According to the Asian Development Bank (ADB), recovery strategies must not reverse past gains made in protecting a country’s natural environment and inadvertently end up supporting a growth in fossil fuel or carbon-intensive investments leading away from the Paris Agreement’s target trajectory. Southeast Asia alone requires an estimated US$3.1 trillion (US$210 billion) annually from 2016 to 2030 for climate change-adjusted infrastructure investments. However, with a financing gap estimated at US$102 billion per year for selected Southeast Asian countries from 2016 to 2020, the need for private sector financing to fill the gap was already critical even before the pandemic. The Covid-19 pandemic has altered the financing landscape, with earlier estimates of government funds available for green infrastructure sharply reduced as government budgets are diverted to large emergency relief programs. In the Southeast Asia region, estimates by the Development Bank of Singapore (DBS) and the UN Environment Inquiry indicate the “green finance opportunity” in ASEAN countries (before Covid-19) to be US$3 trillion (2016–2030) regarding four sectors: infrastructure; renewable energy; energy efficiency; and food, agriculture, and land use. One key aspect of attracting global flows of green capital is the acceptability and credibility of the “green” label on such infrastructure opportunities.
- The Green Bond Principles and recently the Social Bond Principles and Sustainability Bond Principles have become the leading global framework for the issuance of green, social and sustainability bonds for which the International Capital Market Association (ICMA) serves as secretariat;
- The Climate Bonds Standards and Certification scheme, a labelling scheme for bonds and loans, is used to prioritize investments that genuinely contribute to addressing climate change;
- The ASEAN Green Bond Standards and recently the ASEAN Social Bond Standards and the ASEAN Sustainability Bond Standards were developed to align with ICMA’s Green and Social Bond Principles, and Sustainability Bond Guidelines;
- The EU adopted in June 2020 the Taxonomy Regulation, a key piece of legislation that will contribute to the European Green Deal by boosting private sector investment in green and sustainable projects. It will help create a classification system for sustainable economic activities, that will create a common language that investors can use when investing in projects and economic activities that have a substantial positive impact on the climate and the environment;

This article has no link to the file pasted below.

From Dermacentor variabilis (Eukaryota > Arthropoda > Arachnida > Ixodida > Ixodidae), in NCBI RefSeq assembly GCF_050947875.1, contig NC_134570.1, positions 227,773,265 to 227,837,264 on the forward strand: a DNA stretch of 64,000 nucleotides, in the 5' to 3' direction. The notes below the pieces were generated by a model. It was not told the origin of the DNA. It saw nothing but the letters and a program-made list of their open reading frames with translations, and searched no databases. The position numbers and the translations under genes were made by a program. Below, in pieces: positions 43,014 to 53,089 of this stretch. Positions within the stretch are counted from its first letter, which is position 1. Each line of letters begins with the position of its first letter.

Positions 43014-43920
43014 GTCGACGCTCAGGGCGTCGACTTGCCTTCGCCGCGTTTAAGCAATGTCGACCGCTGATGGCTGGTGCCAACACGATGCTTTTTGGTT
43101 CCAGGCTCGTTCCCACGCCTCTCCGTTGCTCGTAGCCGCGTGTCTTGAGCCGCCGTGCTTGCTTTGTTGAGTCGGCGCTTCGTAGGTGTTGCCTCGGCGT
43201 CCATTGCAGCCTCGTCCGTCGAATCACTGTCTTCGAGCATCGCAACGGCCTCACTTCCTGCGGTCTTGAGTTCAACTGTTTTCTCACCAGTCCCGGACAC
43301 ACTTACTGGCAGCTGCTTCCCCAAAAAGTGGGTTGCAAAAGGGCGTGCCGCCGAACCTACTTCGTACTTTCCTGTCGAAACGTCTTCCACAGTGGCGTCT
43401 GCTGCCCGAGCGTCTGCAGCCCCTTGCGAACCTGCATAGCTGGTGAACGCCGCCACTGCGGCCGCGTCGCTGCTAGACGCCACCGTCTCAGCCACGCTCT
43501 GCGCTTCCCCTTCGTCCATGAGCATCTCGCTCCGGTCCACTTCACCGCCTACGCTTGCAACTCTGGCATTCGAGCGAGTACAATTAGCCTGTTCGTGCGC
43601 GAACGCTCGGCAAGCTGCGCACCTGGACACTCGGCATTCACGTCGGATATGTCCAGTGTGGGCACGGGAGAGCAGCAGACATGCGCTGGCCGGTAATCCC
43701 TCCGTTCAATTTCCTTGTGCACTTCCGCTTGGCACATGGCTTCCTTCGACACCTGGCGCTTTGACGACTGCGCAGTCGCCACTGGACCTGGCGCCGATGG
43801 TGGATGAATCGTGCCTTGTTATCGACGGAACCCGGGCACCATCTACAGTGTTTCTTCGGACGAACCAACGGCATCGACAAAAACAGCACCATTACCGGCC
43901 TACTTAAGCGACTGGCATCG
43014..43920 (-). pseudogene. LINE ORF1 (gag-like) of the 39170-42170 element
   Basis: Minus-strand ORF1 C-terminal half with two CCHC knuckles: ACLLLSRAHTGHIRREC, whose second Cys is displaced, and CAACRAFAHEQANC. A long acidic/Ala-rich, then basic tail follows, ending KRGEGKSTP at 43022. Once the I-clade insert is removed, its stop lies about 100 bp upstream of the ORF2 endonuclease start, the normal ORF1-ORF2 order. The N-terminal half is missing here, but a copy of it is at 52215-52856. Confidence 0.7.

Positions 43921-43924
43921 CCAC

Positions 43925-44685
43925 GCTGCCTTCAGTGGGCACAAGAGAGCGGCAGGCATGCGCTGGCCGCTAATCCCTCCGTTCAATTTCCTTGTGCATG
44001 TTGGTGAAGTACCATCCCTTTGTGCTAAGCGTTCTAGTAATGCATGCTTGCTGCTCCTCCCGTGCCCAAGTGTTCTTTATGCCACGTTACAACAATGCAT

- In the loan market space, the Loan Market Association (LMA) and the Asia Pacific Loan Market Association have issued the Green Loan Principles as a benchmark for the wholesale green loan market, and also the Sustainability Linked Loan Principles.
Green infrastructure projects in developing countries often have a higher risk due to a host of reasons — new technology, higher capital cost, higher operating expenses, and higher construction risk —and may not pass the standard risk appraisal processes of commercial banks. To make such projects bankable, and attract commercial financiers and achieve financial closure, specific de-risking support may need to be provided, among them:
- The Shandong Green Development Fund (SGDF) which is a transformational financing mechanism created with ADB support, aiming at leveraging $1.5 billion of funding to Shandong Province in China. The SGDF aims to blend funding from international financing institutions with private, institutional, and commercial finance for climate impacting subprojects. The subprojects must meet SGDF green framework criteria, aligned with the Green Climate Fund (GCF) investment framework;
- The Climate Finance Facility (CFF) at the Development Bank of Southern Africa (DBSA) is the first private sector climate finance facility in Africa using a pioneering green bank model. It aims to de-risk climate-friendly infrastructure projects and improve their bankability to attract private sector investment;
- The ASEAN Catalytic Green Finance Facility (ACGF) is a green infrastructure financing facility under the ASEAN Infrastructure Fund (AIF), with funding commitments from several global development partners including ADB, the EIB, Agence Française de Développement (AFD), Kreditanstalt für Wiederaufbau (KfW), the Republic of Korea and the EU. This initiative was launched in 2019 to accelerate the development of green infrastructure projects across Southeast Asia in support of ASEAN members’ climate change and environmental sustainability goals.
Government funds (Debt for Nature Swap Funds) and capital market instruments (Transition Bonds Assurance Fund) also play a role in de-risking projects from a bankability perspective.